I'd take my horn and mouthpiece and head to a store like Dillons where one can play-test a whole slew of different trumpets. Go with an open mind, test as blindly as you can. If you can, take a friend, wear gloves, and a blindfold, and have your friend hand you intruments to play. Make sure your own horn is in the lineup.

    After doing that for several hours you will have a far better idea of which way to proceed - a new horn or not.


    veery
     
  5. bigdanv

    bigdanv Pianissimo User

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    Jan 13, 2009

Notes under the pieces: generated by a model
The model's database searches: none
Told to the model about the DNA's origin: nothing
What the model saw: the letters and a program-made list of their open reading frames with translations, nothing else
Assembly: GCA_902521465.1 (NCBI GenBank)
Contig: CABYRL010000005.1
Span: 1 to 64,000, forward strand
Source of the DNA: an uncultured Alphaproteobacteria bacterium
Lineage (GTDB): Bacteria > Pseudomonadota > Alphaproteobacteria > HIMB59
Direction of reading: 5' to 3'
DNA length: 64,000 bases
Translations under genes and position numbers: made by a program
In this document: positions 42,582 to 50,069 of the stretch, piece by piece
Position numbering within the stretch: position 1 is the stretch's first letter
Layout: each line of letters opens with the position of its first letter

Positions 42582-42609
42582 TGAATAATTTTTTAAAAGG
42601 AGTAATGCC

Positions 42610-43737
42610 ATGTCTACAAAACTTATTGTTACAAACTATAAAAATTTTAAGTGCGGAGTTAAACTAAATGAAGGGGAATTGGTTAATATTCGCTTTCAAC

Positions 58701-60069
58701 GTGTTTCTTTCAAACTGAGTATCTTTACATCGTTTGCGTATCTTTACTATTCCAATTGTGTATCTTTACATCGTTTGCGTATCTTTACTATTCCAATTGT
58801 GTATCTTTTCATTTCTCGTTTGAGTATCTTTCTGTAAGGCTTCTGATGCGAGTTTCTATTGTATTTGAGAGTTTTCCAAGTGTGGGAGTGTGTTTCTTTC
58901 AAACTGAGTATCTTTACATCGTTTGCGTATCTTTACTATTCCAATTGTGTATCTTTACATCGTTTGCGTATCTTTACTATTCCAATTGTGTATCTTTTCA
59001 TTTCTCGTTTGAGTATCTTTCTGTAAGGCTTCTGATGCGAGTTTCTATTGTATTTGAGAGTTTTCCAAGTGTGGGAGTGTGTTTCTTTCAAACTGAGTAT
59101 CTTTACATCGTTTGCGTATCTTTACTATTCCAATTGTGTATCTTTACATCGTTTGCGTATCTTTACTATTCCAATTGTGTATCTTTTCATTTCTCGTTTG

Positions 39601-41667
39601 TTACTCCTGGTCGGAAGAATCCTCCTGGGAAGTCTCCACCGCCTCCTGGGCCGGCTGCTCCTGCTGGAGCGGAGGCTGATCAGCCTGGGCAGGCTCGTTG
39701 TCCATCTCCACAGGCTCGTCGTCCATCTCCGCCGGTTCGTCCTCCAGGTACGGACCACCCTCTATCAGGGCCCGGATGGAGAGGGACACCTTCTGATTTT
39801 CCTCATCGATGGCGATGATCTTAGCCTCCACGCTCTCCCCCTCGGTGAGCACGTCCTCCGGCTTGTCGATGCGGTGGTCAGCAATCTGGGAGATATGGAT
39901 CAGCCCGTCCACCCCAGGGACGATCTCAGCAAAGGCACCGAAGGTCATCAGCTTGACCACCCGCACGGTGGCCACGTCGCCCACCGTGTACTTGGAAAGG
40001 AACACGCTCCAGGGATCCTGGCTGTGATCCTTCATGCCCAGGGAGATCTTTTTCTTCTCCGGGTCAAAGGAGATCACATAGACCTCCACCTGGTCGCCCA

Connecticut
    It all depends on what you would change playing-wise about your trumpet. If the changes you'd like to make are small, then modifications may be the way to go. If you'd like to make significant changes, then a new horn might be the way to go. Veery gave some excellent advice regarding trying some new horns, if that's what you decide to do.
     
  6. rowuk

    rowuk Moderator Staff Member

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    It all depends how important playing the trumpet is to you. If it is some side thing, buy a new guitar. If it is increasing in importance, do like Veery says and try it vs other instruments. A complete overhaul is about a grand. It may play a bit better afterwards, but it won't be night and day.
     
  7. GuitarPlayer05

    GuitarPlayer05 New Friend

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    Apr 17, 2008
    Lincoln, NE